Trevor Williams signed a two-year/$13M deal with the Washington Nationals after a season and a half in New York and a 2022 campaign in which he made nine starts and 30 appearances overall for the Mets, putting up a 3.21 ERA, a 3.88 FIP, 23 walks, 84 strikeouts, and a .253/.307/.413 line against over 89 2⁄3 innings pitched, mostly in relief (51 IP).
Williams was back and forth between the bullpen and rotation during his time with in NY, with a total of 53 appearances and 24 starts in 2021-22. Between 2016 and 2020, the 30-year-old pitcher made 94 starts in the 106 games he appeared in.
As a free agent this winter, Williams had a decision to make: Sign somewhere he could start or take offers to continue pitching in relief?
“I think it was a decision for my career,” Williams explained after his deal with the Nationals was announced.
“Do I want to follow down that path? Do I want to be a swing guy for the rest of my career? Do I want to prove again that I can be a serviceable starter?
“And because I’ve shown both in the past, I preferred starting.”
Having experience in both roles, he said, he could make an informed decision on how he wanted to move forward in his career.
Trevor Williams, Filth.— Rob Friedman (@PitchingNinja) July 8, 2022
5th and 6th Ks. pic.twitter.com/bq1Znma1U4
“I’ve always been a starter for my entire career,” he told reporters.
“Until I was traded, I kind of had to learn on the fly with the Mets, learning how to swing, how to go multiple days off without throwing, how to cover innings, and I liked the role. I did. Especially doing it for that team last year, I was glad that [manager] Buck [Showalter] trusted me in that spot. But as far as the preference goes, I like preparing for my one day every five days.”
In addition to the scheduled outings, he said, getting an opportunity to watch his rotation mates attack hitters up close is a clear benefit of watching from the dugout.
“I love watching the other starting pitchers from the side and not from the bullpen,” Williams said.
“I love being in a rotation and posting up for those five guys. It’s something that I’ve always loved to do. My preparation — I didn’t like preparing for games last year, preparing for series and then not being able to pitch. So, for me, to prepare every five days knowing that it is my day, and it’s my day to go to work is something that I’m looking forward to.”
That being said, Williams added, he’ll do whatever he’s asked to do, and he knows he can handle it.
“If the Nationals asked me to be the swing man, I know that I can do it,” the pitcher said. “If the Nationals are telling me to be in the rotation, I know I can do it. So, I’m looking forward to seeing how this plays out and getting that consistent five days, and posting up for a team is something that I take great pride in, and filling innings and being able to be some sort of source of stability is something that I take pride in.”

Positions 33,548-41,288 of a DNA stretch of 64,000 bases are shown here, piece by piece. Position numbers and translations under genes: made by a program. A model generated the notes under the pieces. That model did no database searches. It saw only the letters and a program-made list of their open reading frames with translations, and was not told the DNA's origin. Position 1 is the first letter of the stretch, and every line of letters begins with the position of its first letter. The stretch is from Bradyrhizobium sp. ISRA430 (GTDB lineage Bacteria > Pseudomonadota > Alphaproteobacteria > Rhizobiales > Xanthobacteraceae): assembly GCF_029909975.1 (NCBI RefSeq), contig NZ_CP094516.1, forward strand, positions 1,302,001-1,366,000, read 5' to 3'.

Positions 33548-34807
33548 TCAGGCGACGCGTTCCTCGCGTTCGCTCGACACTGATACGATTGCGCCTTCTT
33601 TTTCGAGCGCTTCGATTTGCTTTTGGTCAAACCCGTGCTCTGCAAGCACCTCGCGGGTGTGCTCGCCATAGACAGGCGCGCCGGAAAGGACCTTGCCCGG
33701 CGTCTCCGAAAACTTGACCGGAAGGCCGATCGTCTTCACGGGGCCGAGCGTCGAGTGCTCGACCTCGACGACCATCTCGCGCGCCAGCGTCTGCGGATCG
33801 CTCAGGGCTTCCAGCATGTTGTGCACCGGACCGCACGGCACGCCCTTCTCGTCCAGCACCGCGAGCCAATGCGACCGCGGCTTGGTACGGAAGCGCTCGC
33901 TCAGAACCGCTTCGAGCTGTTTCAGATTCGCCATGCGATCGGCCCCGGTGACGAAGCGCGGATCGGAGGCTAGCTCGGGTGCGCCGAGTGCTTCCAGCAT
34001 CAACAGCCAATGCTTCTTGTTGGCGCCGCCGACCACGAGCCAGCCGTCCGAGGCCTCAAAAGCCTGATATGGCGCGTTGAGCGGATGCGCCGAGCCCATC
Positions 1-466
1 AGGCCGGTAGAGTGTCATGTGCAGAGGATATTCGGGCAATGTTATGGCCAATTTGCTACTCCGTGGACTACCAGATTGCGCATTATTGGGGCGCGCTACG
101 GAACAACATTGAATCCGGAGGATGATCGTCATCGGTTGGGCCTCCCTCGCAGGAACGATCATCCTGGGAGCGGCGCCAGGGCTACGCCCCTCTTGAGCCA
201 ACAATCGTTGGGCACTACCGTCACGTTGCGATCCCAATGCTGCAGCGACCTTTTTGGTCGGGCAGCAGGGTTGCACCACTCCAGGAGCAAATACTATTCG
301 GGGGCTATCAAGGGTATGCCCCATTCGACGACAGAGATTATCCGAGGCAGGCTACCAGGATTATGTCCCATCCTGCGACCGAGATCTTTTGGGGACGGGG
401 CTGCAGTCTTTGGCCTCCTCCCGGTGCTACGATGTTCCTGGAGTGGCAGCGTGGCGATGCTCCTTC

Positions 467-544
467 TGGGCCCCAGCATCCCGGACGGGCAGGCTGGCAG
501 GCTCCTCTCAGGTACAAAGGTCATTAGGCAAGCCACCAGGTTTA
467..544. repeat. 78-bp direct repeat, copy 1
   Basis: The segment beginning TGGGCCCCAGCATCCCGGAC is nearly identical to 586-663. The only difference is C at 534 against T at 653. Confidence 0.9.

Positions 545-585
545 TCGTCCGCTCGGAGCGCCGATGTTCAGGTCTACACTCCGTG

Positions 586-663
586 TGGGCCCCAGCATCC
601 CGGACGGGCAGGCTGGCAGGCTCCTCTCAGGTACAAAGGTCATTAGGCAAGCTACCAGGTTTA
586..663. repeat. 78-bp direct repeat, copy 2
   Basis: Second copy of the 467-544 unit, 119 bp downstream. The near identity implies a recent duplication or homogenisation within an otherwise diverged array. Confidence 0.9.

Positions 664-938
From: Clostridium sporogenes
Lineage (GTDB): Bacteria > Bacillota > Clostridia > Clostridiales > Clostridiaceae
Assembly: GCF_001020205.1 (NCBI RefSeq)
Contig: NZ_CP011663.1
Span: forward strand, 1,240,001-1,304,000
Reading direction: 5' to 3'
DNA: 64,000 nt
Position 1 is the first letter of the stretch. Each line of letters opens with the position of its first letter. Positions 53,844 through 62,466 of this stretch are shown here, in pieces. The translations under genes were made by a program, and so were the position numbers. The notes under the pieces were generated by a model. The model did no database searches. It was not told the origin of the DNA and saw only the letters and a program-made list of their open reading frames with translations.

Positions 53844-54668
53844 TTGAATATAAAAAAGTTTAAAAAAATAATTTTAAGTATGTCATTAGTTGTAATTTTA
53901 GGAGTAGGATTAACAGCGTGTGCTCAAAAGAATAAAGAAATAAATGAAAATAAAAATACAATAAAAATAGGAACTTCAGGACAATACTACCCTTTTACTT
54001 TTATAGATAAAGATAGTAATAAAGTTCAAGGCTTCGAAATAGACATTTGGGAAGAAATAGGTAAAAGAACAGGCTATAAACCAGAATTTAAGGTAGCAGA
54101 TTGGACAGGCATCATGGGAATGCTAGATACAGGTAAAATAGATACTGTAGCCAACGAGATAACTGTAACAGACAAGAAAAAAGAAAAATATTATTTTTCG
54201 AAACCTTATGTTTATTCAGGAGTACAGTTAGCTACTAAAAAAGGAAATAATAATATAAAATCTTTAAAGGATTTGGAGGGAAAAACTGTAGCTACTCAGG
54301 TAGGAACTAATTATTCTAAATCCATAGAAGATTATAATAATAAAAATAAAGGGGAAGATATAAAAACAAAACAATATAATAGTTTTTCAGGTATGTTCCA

The experience in the bullpen, Williams told reporters, added to his knowledge of what he’s capable of doing and how he has to adjust his stuff to the role he fills.
“I think what I learned last year was the different asks that were asked of me: Like if I had to cover innings, I knew that I had to get quick outs, and I knew what pitches to throw to get these quick outs,” he explained. “If I came in a situation where I needed to get strikeouts I knew — like if I was coming in for one inning you empty the tank a little bit more, and know that you have these three hitters and you need strikeouts because there’s men on base. I learned a lot about what in my repertoire works best for those, so I’m looking forward to now preparing to get guys out one time through the lineup, get guys out two times through the lineup, and pitch through the third and a fourth time.”
His new manager has talked since late last season about the need to get more innings out of the Nats’ starters to help keep his bullpen arms healthy and not tax them as he had to at times last year.
“That’s where pitching becomes fun and that’s why I like preparing for starts, and that’s why I like preparing to do that 30 times, 30+ times,” Williams said.
“As far as like my pitchability, I’m looking forward to seeing how it translates back into the rotation.”
Trevor Williams, Nasty 91mph Sinker. pic.twitter.com/Orlw09le2I— Rob Friedman (@PitchingNinja) August 20, 2022
Williams’ pitch mix didn’t change much in the last two seasons, with the righty relying on his four-seamer (52.8%) more than any other pitch, and in addition to his 91.2 MPH heater, he worked in a changeup (13.1%, 84.4 MPH), sinker (12.6%, 89.0 MPH), slider (11.7%, 83.2 MPH), and curveball (9.7%, 78.6 MPH), in line with what he was throwing when he was starting exclusively.
“I’ve mainly been a fastball pitcher my entire career, mainly four-seam and sinkers,” Williams said. “I throw different sliders, I throw a curveball, a changeup, and I’m working on different pitches this offseason right now to get left-hand hitters out. So it’s always trying to tinker, to mess with to see what works best, and I’m looking forward to getting down to Florida and using it on big league hitters.”
Williams also said pitch trackers on the internet help obscure what he’s actually doing.
“TruMedia tags all my different breaking balls as like — it tags one of my sliders as a curveball, so that’s good though, that means the other teams don’t know what it is, right?”